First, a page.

For the last six years, Nathan Verstuyft has been working on a top-secret crop project in Southwest Texas for America’s top-selling hummus brand, Sabra. In partnership with seed breeding company Equinom, he’s been working with Sabra to find a new sesame seed that can be grown in the U.S. to make the company’s best-selling hummus. Now that they think they’ve got a winner, Verstuyft and other growers are currently seeding for the 2020 harvest and expect it to be in hummus products by 2021.
For those not familiar, hummus is a traditional Mediterranean dip made with a blend of chickpeas, ground sesame seeds (tahini), oil and garlic. It’s insanely popular in the U.S. and Sabra accounts for over 60% of the roughly $1 billion market. The company sources its chickpeas from local farms in the Pacific Northwest but most of its sesame seeds are grown outside the U.S. That’s because the varieties grown here in the U.S. don’t make very good tahini. And the sesame varieties that do aren’t suitable for the U.S.
Sabra launched “Project Destiny” to create a new variety to be grown in the U.S., one that would simultaneously bring the supply chain closer to home and create a new “gold standard” sesame seed. Sabra turned to Israel-based seed breeding company Equinom, that uses bioinformatics-based approaches and traditional crossbreeding techniques to develop strategic seed and legume varieties. They use computer models to help pinpoint each marker for selection, allowing them to tweak a wide variety of traits that impact sugar levels, protein, and even moisture content.
Sabra also needed the new sesame variety to appeal to U.S. farmers and understood that crop yield would be important on that front, as well as adding protective traits like shatter-resistance. Sabra approached, Verstuyft, a young farmer looking to expand beyond corn and cotton. He also saw it as an opportunity to branch off and make his own mark, he told Forbes, so he jumped at the offer.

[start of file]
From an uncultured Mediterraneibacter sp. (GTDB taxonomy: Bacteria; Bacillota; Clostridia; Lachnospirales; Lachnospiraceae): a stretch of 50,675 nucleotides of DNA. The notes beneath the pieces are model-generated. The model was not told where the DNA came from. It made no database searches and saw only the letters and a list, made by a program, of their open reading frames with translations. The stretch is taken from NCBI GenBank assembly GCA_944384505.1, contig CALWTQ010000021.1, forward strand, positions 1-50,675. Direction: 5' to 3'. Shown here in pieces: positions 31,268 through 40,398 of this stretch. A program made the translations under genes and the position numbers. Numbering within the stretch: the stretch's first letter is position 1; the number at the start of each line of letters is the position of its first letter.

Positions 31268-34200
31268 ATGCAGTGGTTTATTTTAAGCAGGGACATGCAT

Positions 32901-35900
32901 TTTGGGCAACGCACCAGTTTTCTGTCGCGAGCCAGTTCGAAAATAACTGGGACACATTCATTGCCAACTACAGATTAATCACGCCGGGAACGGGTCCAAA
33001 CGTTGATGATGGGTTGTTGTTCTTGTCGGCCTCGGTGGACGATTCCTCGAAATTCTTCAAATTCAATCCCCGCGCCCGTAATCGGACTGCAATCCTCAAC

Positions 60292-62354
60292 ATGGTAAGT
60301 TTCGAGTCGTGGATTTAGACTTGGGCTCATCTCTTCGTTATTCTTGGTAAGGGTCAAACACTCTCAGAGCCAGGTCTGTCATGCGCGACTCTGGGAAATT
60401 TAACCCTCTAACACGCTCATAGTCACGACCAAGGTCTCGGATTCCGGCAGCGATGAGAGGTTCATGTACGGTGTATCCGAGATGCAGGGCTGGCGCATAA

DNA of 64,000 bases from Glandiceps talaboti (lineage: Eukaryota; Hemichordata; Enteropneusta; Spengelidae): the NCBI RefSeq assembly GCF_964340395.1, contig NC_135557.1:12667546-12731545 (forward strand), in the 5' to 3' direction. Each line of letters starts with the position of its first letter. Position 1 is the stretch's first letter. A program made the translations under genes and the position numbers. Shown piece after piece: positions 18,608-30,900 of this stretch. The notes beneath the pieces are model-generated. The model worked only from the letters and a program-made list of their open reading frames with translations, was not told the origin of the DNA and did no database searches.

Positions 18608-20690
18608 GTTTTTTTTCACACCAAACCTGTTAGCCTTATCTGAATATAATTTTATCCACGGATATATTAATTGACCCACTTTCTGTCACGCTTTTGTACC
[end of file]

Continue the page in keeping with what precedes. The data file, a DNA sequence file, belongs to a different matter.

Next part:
Verstuyft worked closely with Mario Vazquez, an agronomist and senior sourcing manager at Sabra, as they experimented with dozens of different varieties over the years. The latest seeds grow well in both Texas and Oklahoma and Verstuyft has produced bumper crops, but the whole thing was kept under wraps because Sabra allegedly didn’t want the competition knowing it was already being grown in the U.S. The company doesn’t feel it’s found that “gold standard” just yet but are happy enough with what they do have to go full-steam ahead, with U.S. grown-tahini being the standard for Sabra by the end of 2022.
The seed company, Equinom, recently announced plans to expand in the U.S. following a $10 million Series B funding round led by BASF Venture Capital. The company focuses on non-GMO seed and pea plants that largely serve the plant-based food industry, including brands like Beyond Meat and Ripple Foods. The company basically designs “super-trait” seeds on demand for food companies. Equinom then breeds the plants naturally and conducts global growing trials to confirm seed viability in multiple cultivation locations, according to the company. They are launching a high protein pea variety in 2021. Last year, the company said it was developing a high-protein, non-GMO soybean, which they say offers almost 58% protein or about 50% more than the industry standard. (Sources: Food Dive, Forbes, Seed World, AgFunder)